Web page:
One night's skating stands out above the rest in my mind. I happened down upon the north shore of the Lake of the Thousand Islands, one day in January, and wanted to cross to the American side. The ice was not strong enough for driving, but one could get across on skates if he knew the way, and was careful. Two boys were going to Grindstone Island, and they volunteered to show the route. We picked our way, among cracks and airholes, to the island. We crossed, and I went on alone. The ice was solid now, and new, and one unbroken glare. The sun had set, and the moon, all white and cold and arctic in its suggestions, was rising. And out from the village on the southern shore came skaters, men and women, youths and maids, and children. And they skated as one seldom sees skating in a promiscuously chosen crowd - skated with a grace and ease that told of endless practice. They were perfect skaters, for the reason that skating is a part of their living. When winter comes, and they want to go up or down the river or across to the Canadian villages, or to the islands, they must skate, and skate they do, perfectly. Figures and speed were combined, and bobs and chair sleighs came into play. Men laboured behind the latter, as some of us have laboured in summer, when some miss has occupied the front seat of the tandem; and harnessed themselves to the former, and went like sledge dogs down the lake to give some crowd of youngsters a breath-stealing ride. We know the Thousand Islands as a summer resort, and pity those who stay there the whole year round. Right there a weight
of pity turned to envy in my mind, and I vowed if I was ever blessed with a winter vacation I would go again to the Thousand Islands, and be a part of this gliding, rollicking. mid-winter life.

The ingenuity displayed by the young American - and the rather old American, too, for that matter - in securing skating ground has been a credit to his wits. The smaller cities have had their public ponds; sometimes in parks. Again the work of private individuals, who flooded some old lot, or dammed a stream, and charged ten cents admission. When snow has covered the ice, men with shovels and brooms have cleared it away, and the fun has gone on without interruption. And many thousands of tennis courts have done service in winter as skating ponds... The spirit of American skating is alike in city and country. It is pretty much the same rollicking crowd on each skating place - pairs and threes and fours and tandem lines and bobs and chair sleighs. American skating is skating for a good time rather than the fancy work, which delights the European and makes him labor over his figures until the sport goes out of the thing, and it becomes hard routine work. In general Americans have never taken to figure skating, as have the skaters of Continental Europe, though a few of our young men have become fairly proficient and upheld local honors against Canadians. Nevertheless it is a fact that Jackson Haines, who visited Europe in 1863, practically founded the present Continental style of figure skating. Americans have taken to speed skating, probably for the same reason that they have to football and baseball and track athletics. For the reason that what is strenuous and full of competition appeals to them. Since the championships of 1901 the National Amateur Skating Association of America. and the Canadian Amateur Skating Association have united in holding alternate competitions for the championship of America. Last year neither Americans nor Canadians carried off the chief honours. An Americanized Swede won the half-mile and five and ten mile championships, at Verona Lake, N. J. Morris Wood, of New Jersey, was the only man of the American continent who won. He carried the honours at one and three miles. The Canadians won nothing. While Peter Sinnerud was technically an American, he had learned his skating in his native country, and we cannot claim much glory from his performances. This year the speed championships will be held at Montreal, early this month, and it remains to be seen whether we shall not come in for a bigger share of honours.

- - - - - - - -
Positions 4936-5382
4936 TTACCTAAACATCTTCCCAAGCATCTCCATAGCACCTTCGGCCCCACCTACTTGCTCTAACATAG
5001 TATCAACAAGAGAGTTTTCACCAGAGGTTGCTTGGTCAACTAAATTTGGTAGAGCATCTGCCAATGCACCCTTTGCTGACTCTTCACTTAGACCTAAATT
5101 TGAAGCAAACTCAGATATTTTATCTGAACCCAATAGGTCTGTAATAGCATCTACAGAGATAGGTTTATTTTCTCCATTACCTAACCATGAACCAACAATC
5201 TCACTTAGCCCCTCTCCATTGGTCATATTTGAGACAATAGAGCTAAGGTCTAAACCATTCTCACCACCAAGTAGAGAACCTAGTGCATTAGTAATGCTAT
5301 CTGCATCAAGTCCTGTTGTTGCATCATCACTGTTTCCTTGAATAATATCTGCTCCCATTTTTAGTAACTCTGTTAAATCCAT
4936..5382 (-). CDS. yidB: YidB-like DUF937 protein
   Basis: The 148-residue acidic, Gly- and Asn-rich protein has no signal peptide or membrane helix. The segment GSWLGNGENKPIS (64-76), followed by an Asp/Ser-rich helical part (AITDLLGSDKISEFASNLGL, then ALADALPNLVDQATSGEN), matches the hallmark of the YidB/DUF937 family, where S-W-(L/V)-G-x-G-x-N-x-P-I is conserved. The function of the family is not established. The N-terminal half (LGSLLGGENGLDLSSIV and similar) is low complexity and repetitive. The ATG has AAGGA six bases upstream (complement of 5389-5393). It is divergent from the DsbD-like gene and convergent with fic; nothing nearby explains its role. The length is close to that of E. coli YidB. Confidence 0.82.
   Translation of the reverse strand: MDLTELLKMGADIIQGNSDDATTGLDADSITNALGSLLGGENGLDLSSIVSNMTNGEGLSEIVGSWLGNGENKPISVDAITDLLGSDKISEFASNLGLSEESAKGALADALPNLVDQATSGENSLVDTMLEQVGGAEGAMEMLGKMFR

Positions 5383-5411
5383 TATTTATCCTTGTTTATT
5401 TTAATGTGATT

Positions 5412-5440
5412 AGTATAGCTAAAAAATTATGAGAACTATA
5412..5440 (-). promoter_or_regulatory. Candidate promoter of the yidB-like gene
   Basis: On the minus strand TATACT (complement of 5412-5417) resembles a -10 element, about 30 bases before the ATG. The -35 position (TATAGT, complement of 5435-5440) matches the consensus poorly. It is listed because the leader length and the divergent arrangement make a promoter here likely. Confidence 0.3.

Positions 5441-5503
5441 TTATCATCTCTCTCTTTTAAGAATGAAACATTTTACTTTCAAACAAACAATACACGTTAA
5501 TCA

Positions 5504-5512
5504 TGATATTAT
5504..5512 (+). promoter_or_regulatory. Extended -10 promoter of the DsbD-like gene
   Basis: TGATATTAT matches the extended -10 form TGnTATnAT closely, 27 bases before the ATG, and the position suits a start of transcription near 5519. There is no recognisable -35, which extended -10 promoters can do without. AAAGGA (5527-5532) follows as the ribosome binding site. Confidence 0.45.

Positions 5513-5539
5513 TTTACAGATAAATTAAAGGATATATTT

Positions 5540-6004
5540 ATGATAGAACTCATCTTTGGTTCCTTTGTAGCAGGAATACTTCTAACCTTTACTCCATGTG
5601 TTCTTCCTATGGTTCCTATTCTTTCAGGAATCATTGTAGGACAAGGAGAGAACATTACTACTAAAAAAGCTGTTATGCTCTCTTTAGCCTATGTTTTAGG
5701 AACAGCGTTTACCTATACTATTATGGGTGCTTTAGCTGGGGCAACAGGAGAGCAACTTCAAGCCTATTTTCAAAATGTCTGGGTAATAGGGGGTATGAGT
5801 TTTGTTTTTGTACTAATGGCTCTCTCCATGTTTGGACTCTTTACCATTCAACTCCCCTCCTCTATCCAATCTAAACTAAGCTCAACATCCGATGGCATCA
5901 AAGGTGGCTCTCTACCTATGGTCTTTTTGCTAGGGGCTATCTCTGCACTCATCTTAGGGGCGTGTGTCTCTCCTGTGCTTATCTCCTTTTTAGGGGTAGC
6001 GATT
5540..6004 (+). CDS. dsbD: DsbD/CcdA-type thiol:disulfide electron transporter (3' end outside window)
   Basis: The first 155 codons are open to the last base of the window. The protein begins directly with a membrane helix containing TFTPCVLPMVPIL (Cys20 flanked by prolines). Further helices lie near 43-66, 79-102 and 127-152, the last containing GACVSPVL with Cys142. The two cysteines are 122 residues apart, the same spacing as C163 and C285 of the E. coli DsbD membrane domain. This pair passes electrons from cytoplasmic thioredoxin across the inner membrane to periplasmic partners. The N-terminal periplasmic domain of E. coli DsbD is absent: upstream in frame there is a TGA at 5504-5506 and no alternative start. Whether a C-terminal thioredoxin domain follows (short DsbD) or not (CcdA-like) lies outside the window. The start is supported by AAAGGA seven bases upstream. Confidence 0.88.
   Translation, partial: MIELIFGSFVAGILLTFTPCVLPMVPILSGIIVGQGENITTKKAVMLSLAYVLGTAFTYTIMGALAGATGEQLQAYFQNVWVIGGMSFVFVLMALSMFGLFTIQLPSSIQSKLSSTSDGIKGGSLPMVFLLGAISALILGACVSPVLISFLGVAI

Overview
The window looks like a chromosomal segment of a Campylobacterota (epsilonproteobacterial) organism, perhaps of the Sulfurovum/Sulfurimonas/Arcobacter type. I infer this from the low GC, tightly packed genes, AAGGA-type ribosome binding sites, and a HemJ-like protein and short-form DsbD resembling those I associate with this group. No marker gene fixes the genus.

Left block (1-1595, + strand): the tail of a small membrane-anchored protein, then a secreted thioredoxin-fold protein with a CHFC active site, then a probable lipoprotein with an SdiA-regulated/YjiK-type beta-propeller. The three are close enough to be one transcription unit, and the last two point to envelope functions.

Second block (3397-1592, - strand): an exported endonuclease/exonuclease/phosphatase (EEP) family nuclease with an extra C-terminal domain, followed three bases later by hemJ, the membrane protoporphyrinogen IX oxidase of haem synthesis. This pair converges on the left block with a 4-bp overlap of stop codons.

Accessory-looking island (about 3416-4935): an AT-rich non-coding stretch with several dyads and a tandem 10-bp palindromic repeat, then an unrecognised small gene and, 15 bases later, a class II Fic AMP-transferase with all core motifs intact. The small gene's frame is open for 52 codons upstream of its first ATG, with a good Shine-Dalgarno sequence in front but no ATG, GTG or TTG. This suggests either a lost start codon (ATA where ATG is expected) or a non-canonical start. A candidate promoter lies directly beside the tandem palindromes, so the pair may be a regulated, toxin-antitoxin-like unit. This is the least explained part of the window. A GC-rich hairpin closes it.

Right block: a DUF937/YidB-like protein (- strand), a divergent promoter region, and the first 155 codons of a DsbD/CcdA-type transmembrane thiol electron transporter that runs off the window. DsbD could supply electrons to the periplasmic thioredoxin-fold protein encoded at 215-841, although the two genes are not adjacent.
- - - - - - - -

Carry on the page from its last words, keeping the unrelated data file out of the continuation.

Skate Guard is a blog dedicated to preserving the rich, colourful and fascinating history of figure skating. Over ten years, the blog has featured over a thousand free articles covering all aspects of the sport's history, as well as four compelling in-depth features. To read the latest articles, follow the blog on FacebookTwitterPinterest and YouTube. If you enjoy Skate Guard, please show your support for this archive by ordering a copy of the figure skating reference books "The Almanac of Canadian Figure Skating", "Technical Merit: A History of Figure Skating Jumps" and "A Bibliography of Figure Skating": https://skateguard1.blogspot.com/p/buy-book.html.